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1 in 5 Americans living with a partner are hiding a bank account or credit card

A new CreditCards.com survey finds that 19 percent of people in live-in relationships are hiding a bank account or credit card from their spouse or romantic partner. That's about 29 million Americans.

That could cause problems, since trust is perhaps the No. 1 predictor of a couple's long-term success.

The survey didn't dive into the motivation for hiding accounts and cards, but did find that millennials (defined here as those aged 18-37) were twice as likely as older generations to keep such a secret. Perhaps that's because they have more to hide: Compared to Boomers at the same stage of life, millennial households have lower earnings and more debt.

They're typically in newer relationships, too. According to the experts, though, that's no excuse. David Bach, author of "Smart Couples Finish Rich," tells CNBC Make It it's better to open up about money with your romantic partner sooner rather than later.

"Don't do it on the first date," he says. "But should you do in the first six months? Definitely."

Other experts agree. "Having a conversation about money early on is important," says Jason Thacker, head of consumer deposits and payments at TD Bank. "Being open, honest and understanding each other's priorities when it comes to money is crucial to your overall financial health and success as a couple."

If you fail to make your expectations clear, you could run into issues. A separate study conducted by the Financial Therapy Association found that many people engage in "financial infidelity" without even realizing it. Someone might not feel the need to tell their spouse about spending money on a guilty pleasure, or hiding a paycheck, and go uncaught until they hit their credit limit or miss a payment.

Most of the CreditCard.com survey respondents said they wouldn't break up with a partner if they discovered that partner was hiding financial matters from them. But more than half said said that keeping that kind of secret is at least as bad as physical cheating, while 20 percent say it's worse.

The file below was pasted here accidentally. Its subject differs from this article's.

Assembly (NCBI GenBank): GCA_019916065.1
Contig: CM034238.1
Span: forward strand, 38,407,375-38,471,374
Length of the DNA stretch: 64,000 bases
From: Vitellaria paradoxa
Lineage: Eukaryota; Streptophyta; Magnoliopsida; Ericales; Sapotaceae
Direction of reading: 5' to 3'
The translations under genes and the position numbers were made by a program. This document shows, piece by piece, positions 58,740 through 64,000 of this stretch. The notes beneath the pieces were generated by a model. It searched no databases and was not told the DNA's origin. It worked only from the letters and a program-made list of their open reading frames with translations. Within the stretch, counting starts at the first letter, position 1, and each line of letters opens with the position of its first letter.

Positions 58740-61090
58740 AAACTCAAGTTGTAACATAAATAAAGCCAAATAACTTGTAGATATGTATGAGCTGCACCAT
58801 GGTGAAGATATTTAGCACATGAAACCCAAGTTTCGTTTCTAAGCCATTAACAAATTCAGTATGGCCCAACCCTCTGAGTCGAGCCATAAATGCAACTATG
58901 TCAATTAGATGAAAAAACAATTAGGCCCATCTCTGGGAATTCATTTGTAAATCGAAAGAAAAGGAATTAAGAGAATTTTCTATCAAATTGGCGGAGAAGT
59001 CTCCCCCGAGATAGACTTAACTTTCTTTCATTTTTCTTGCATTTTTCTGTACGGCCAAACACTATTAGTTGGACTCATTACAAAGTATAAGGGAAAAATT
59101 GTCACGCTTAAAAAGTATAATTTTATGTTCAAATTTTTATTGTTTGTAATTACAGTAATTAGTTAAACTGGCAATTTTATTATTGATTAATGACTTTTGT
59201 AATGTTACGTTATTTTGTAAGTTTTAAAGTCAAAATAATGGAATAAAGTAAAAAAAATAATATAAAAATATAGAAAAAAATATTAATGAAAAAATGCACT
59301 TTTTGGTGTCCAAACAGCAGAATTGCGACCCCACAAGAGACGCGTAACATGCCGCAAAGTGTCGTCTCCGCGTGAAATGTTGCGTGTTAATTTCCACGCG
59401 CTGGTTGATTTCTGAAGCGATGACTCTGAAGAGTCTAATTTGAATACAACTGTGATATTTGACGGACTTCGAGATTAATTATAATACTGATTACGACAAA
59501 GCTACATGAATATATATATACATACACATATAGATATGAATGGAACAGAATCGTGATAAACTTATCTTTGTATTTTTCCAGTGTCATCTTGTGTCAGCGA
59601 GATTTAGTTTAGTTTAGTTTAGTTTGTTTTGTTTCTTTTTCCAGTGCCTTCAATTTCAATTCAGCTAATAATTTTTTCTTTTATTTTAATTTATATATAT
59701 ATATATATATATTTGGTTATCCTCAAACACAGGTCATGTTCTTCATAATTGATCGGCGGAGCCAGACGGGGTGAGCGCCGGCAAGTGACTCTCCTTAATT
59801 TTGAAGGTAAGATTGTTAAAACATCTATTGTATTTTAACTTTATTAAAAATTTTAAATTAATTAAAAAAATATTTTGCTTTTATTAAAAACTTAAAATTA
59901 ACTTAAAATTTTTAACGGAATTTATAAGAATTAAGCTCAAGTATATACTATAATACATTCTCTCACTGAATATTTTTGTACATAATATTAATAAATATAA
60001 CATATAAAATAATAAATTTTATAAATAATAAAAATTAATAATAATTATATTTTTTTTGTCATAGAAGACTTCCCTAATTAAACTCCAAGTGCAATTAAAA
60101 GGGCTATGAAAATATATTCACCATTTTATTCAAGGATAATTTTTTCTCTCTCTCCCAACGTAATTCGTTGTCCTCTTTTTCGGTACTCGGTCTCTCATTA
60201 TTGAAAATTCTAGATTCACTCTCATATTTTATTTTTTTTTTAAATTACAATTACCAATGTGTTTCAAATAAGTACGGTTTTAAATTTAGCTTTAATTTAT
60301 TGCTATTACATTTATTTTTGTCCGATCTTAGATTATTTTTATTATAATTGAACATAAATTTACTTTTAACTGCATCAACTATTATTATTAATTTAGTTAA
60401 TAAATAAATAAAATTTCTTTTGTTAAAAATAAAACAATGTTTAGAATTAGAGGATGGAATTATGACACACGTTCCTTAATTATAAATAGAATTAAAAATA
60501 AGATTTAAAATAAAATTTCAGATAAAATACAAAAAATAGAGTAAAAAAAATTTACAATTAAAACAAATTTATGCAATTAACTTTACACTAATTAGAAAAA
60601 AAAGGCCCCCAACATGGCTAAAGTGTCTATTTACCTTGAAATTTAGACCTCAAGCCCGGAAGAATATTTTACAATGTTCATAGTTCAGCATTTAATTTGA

"Talking about money with your spouse isn't always easy, but it has to be done," says industry analyst Ted Rossman. "You can still maintain some privacy over your finances, and even keep separate accounts if you and your spouse agree, but you need to get on the same page regarding your general direction, otherwise your financial union is doomed to fail."

"You need to get on the same page regarding your general direction, otherwise your financial union is doomed to fail." -Ted Rossman, industry analyst

SunTrust recommends that couples make a full inventory of their assets to get a full picture of their checking, savings and retirement accounts, as well as student loans, credit card debt and car loans. "Regardless of the past, couples need to discuss the financial reality of the present in order to plan successfully for the future," says Joe Sicchitano, the bank's head of wealth planning and advice delivery.

That's especially important if you're in it for the long-haul. You'll probably want to know if your partner has a shopping problem. A 2018 study found that dating an over-spender can lower your quality of life.

Plus, if you're planning on tying the knot, opening up about your finances can help you decide whether or not to get a prenup.

"There are tons of stats about how woefully under-saved Americans are for emergencies, retirement, college and so on," says Rossman. "If you don't know where your money is or where it's going, those already lofty financial goals will become even harder to reach."

Don't miss: Dating an over-spender actually lowers your quality of life, science confirms

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